A Phase I Environmental Site Assessment is only useful if it addresses all current and relevant issues impacting risk associated with real estate transactions. That’s why the American Society for Testing Materials (ASTM) is updating the industry’s Standard Practice for Phase I Environmental Site Assessments to reflect recent changes in the due diligence world. The 2013 version of the Phase I ESA standard, ASTM E1527-13, is undergoing some final tweaks and, pending approval by the US Environmental Protection Agency (EPA), is expected to be passed this summer.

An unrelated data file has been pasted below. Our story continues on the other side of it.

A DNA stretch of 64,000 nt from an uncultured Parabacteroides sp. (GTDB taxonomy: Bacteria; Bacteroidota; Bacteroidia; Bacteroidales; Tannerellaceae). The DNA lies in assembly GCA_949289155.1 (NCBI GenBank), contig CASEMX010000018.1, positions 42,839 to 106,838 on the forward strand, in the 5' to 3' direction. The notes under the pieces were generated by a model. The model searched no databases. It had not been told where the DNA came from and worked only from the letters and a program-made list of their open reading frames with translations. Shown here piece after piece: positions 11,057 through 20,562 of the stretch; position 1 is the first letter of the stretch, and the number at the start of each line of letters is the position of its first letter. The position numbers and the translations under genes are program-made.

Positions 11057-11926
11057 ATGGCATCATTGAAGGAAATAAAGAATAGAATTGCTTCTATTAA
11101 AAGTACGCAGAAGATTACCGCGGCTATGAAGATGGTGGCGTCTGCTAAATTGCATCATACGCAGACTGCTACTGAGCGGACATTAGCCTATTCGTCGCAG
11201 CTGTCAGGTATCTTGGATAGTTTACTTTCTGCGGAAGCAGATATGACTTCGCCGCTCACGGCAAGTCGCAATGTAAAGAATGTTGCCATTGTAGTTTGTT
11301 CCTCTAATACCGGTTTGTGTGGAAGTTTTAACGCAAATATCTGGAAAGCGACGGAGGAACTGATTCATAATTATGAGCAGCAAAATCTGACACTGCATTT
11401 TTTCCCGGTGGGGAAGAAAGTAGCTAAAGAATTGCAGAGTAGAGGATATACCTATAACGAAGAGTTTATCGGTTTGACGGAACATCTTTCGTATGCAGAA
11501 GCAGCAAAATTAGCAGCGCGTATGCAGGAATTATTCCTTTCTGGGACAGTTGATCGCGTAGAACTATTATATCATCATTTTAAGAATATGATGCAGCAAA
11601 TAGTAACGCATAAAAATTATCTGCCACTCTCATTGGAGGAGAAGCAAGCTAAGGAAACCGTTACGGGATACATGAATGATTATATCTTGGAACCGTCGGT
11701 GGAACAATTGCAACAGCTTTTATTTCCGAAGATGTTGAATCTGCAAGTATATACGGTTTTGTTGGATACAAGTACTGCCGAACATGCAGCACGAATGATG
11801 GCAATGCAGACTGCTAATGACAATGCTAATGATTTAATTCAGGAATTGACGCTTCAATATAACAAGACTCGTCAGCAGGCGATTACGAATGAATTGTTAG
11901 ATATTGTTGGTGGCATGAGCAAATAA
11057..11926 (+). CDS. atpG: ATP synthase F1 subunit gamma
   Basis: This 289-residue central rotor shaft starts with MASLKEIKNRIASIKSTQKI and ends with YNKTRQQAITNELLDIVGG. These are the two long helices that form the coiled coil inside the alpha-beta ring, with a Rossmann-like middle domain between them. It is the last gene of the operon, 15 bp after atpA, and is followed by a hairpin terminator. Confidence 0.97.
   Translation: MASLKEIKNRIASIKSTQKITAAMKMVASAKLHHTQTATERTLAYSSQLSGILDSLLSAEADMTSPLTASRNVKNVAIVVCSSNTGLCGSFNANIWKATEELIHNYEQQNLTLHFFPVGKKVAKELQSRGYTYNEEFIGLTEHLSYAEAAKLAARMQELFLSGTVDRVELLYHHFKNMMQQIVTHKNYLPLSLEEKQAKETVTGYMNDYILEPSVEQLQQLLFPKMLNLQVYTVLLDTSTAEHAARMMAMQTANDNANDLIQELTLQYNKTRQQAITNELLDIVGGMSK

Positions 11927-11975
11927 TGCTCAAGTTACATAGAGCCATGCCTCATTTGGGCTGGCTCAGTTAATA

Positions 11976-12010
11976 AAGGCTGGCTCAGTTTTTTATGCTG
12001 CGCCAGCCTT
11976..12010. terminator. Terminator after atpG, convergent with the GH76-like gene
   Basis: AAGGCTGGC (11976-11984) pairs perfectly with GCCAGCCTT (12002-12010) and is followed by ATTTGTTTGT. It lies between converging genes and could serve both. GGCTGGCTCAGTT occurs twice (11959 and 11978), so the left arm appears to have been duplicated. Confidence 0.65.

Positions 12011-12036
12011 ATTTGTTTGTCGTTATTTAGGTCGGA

While ASTM E1527-13 is predicted to differ only on a few key points from its 2005 predecessor (which at the time was revised mainly to meet the EPA’s new requirements for All Appropriate Inquiry [AAI] for environmental due diligence), these proposed changes could have an important impact on the way Phase I ESAs are conducted and written. There is some concern that, under certain circumstances, the proposed changes may increase costs for the user and add to report delivery times – a fear that’s not unsubstantiated.
So what are the key new procedures and terminology to look out for?